Why a ‘macrobiotic’ diet is so healthy

Should you adopt a macrobiotic diet? To me, this doesn’t seem like too bad a choice. It is pretty much in line with what things I recommend to eat, except they do allow fish. I wouldn’t eat fish because of heavy metals like mercury.

Most fish is not wild caught and may be raised in fish farms. I would avoid this type of fish. I also don’t recommend soy products and most grains, except for brown rice. It seems to me that many diets (like this one) are healthier than foods most Americans eat. All those hamburgers, fries and pizzas will eventually take their toll.

One purpose of this type of diet is to avoid toxins. It is basically an organic vegan diet with no dairy and meat, although small amounts of it are permitted, which if you do eat any animal products, it’s not a vegan diet.

People with cancer may adopt this way of eating in hopeful belief it may cure them. Although, there is no scientific evidence it would, there is research showing various potential health benefits.

Organic food does cost more, but it can cost the same as regular produce. You don’t always have to buy organic, as certain fruits and vegetables are cleaner than others.

For example, be sure to buy your potatoes, strawberries, blueberries, spinach, grapes, bell peppers, lettuce and kale, organic, as they are usually sprayed heavy with pesticides. Produce like onions, pineapple, avocado, asparagus, peas, mangoes, cantaloupe, cabbage, mushrooms and sweet potatoes are OK and much cleaner.

The macrobiotic diet permits all kinds of whole grains in a large amount daily, but the only one I eat is brown rice. Even rice, I would limit it to no more than two cups each day. The diet has a few rules like avoiding processed food which contain additives and preservatives, also not taking any vitamin and mineral supplements.

They also suggest preferred ways to cook; using stainless steel, ceramic, clay, wood or glass pots. And, to avoid cooking with electricity or microwave ovens. Is this possible? This may be a hard one to do. We all use microwaves, don’t we?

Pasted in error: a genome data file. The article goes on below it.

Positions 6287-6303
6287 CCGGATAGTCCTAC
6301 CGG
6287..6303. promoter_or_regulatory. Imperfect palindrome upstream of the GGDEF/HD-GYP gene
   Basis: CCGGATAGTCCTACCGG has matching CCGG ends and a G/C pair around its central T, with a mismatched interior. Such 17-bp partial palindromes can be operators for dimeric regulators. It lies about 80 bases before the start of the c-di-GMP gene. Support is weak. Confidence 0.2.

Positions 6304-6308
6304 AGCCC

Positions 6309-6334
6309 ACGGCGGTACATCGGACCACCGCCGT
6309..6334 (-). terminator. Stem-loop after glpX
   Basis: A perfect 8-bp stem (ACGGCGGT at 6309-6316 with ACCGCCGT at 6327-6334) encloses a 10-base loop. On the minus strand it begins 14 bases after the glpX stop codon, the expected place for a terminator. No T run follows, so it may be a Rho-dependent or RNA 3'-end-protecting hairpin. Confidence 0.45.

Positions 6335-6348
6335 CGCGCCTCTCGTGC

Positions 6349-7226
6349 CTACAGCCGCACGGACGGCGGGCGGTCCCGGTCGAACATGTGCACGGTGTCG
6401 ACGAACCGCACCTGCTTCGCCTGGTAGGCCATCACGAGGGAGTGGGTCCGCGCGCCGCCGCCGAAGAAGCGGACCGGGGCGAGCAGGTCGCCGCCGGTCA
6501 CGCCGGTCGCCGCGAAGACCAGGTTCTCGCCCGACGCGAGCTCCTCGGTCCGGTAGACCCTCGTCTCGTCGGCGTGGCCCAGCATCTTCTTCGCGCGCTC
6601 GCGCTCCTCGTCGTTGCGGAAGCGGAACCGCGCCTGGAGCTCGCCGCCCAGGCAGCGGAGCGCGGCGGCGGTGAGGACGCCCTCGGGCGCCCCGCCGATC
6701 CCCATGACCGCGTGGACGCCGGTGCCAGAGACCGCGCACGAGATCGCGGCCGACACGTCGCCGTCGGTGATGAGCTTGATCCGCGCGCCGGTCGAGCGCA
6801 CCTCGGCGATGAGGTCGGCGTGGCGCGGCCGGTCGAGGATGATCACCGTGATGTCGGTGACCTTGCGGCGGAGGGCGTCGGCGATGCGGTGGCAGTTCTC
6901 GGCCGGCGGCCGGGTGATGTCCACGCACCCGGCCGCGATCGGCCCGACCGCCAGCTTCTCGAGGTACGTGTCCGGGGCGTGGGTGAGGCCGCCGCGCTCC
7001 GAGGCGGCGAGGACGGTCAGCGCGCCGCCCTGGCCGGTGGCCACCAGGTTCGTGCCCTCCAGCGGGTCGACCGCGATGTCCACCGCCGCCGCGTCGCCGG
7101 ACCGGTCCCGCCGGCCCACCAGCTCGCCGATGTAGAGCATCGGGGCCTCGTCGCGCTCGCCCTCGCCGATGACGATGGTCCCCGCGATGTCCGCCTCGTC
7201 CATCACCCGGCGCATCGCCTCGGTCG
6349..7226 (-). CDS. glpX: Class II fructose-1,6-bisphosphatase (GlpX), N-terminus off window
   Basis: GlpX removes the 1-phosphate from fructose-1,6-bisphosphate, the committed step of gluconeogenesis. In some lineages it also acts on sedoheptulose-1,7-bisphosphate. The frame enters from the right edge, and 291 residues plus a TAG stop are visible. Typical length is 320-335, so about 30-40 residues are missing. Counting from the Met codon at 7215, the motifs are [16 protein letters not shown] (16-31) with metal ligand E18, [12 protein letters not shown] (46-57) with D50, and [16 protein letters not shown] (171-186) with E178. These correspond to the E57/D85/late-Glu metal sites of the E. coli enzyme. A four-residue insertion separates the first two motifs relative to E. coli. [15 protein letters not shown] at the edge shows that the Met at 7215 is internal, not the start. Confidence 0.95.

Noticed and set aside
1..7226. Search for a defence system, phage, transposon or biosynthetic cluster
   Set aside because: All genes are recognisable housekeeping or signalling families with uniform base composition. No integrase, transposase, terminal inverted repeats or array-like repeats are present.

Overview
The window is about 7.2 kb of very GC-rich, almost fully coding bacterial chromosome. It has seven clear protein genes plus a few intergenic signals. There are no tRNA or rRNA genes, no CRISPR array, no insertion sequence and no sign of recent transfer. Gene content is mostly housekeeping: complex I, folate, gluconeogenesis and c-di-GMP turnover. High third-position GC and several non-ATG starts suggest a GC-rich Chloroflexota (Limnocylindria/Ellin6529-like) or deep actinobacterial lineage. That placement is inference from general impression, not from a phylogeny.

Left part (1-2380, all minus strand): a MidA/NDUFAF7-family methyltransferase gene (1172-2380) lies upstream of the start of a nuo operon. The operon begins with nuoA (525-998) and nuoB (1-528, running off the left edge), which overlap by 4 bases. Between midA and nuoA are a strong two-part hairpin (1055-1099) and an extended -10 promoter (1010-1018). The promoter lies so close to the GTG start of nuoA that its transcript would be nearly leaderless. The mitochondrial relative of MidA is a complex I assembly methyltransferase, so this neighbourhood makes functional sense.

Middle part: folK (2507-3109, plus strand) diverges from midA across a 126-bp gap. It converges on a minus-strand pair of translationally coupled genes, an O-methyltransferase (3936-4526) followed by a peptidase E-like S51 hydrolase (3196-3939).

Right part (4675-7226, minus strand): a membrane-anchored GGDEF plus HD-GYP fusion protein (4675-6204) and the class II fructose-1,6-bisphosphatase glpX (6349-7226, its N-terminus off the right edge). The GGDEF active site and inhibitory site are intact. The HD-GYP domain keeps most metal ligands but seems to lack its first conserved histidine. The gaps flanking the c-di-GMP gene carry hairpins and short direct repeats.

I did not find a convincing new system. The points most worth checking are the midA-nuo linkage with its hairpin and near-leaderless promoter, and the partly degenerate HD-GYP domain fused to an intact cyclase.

They say to cook your food in a calm and peaceful environment. Always drink and use purified water. All this seems OK with me, but may be hard to implement in our everyday busy lives.

They also suggest you should exercise and meditate. Not bad advice. Some have said you don’t get enough of certain nutrients like calcium, iron, protein and calories on a macrobiotic diet and that you may lose too much weight.  It has also been said you could get scurvy. But, you won’t if you eat enough fruit. Vitamin C.

Some research suggests macrobiotic diets can improve health as long as not taken to the extreme. I agree. But, what is ‘to the extreme’? Research on the macrobiotic diet implies people on these diets may have lower cholesterol, less heart disease and fewer cancers linked to a high fat diet. This diet is low fat, low sodium and sugar. These claims make sense.

My understanding: the gist of the Macrobiotic Diet 

  • Whole grain 50% of daily meals like organically grown brown rice they suggest to eat (I think eating this much of any grain isn’t good; especially those like wheat, corn and others I don’t recommend)
  • Beans and soy bean products like Tofu @ 10% each day (I would stick to pinto beans)
  • Some sea vegetables
  • Regular vegetables @ about 30% daily (this amount might be OK, but you can eat more)
  • Fruit @ 10% of what you eat daily (I would recommend eating more than this)
  • Some fish (I wouldn’t)
  • A few nuts and seeds (handful, maybe less)
  • No dairy or eggs
  • No refined sugar
  • Chew your food thoroughly (good idea)
  • No packaged food
  • Exercise (moderately)
  • Food shopping bill may be the same or slightly higher
  • No caffeine
  • No alcohol
  • Avoid spicy food
  • Avoid the nightshade vegetables like tomatoes, peppers, eggplant and potatoes (I say, eat potatoes, anyway! I can’t live without them!)
  • They talk about balance between Yin and Yang. I won’t get into that, as you should use your own common sense and pay attention to how your body feels after you eat anything

Note- consult your doctor before you change your diet.